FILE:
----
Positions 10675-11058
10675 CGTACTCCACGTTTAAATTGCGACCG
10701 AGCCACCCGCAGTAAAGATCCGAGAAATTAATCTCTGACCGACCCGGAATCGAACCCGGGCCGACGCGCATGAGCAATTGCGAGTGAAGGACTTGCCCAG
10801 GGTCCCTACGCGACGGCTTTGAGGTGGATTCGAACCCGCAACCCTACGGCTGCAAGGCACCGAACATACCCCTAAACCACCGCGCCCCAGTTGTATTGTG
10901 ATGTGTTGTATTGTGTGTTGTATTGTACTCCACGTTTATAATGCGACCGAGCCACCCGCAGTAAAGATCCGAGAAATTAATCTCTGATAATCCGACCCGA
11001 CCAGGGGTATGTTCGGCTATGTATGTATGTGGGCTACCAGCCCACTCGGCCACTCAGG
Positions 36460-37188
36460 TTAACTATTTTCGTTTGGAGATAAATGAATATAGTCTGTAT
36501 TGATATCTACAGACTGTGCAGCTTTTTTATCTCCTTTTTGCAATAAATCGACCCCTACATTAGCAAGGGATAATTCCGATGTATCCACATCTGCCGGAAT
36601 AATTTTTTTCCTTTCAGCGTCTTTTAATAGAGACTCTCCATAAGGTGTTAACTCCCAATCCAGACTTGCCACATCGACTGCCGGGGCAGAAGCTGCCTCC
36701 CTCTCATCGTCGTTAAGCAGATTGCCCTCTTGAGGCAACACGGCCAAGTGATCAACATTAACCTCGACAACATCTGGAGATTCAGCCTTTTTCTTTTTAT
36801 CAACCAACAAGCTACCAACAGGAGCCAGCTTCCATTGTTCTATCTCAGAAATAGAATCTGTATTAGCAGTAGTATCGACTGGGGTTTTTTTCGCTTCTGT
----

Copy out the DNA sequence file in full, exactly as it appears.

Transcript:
Positions 10675-11058
10675 CGTACTCCACGTTTAAATTGCGACCG
10701 AGCCACCCGCAGTAAAGATCCGAGAAATTAATCTCTGACCGACCCGGAATCGAACCCGGGCCGACGCGCATGAGCAATTGCGAGTGAAGGACTTGCCCAG
10801 GGTCCCTACGCGACGGCTTTGAGGTGGATTCGAACCCGCAACCCTACGGCTGCAAGGCACCGAACATACCCCTAAACCACCGCGCCCCAGTTGTATTGTG
10901 ATGTGTTGTATTGTGTGTTGTATTGTACTCCACGTTTATAATGCGACCGAGCCACCCGCAGTAAAGATCCGAGAAATTAATCTCTGATAATCCGACCCGA
11001 CCAGGGGTATGTTCGGCTATGTATGTATGTGGGCTACCAGCCCACTCGGCCACTCAGG
Positions 36460-37188
36460 TTAACTATTTTCGTTTGGAGATAAATGAATATAGTCTGTAT
36501 TGATATCTACAGACTGTGCAGCTTTTTTATCTCCTTTTTGCAATAAATCGACCCCTACATTAGCAAGGGATAATTCCGATGTATCCACATCTGCCGGAAT
36601 AATTTTTTTCCTTTCAGCGTCTTTTAATAGAGACTCTCCATAAGGTGTTAACTCCCAATCCAGACTTGCCACATCGACTGCCGGGGCAGAAGCTGCCTCC
36701 CTCTCATCGTCGTTAAGCAGATTGCCCTCTTGAGGCAACACGGCCAAGTGATCAACATTAACCTCGACAACATCTGGAGATTCAGCCTTTTTCTTTTTAT
36801 CAACCAACAAGCTACCAACAGGAGCCAGCTTCCATTGTTCTATCTCAGAAATAGAATCTGTATTAGCAGTAGTATCGACTGGGGTTTTTTTCGCTTCTGT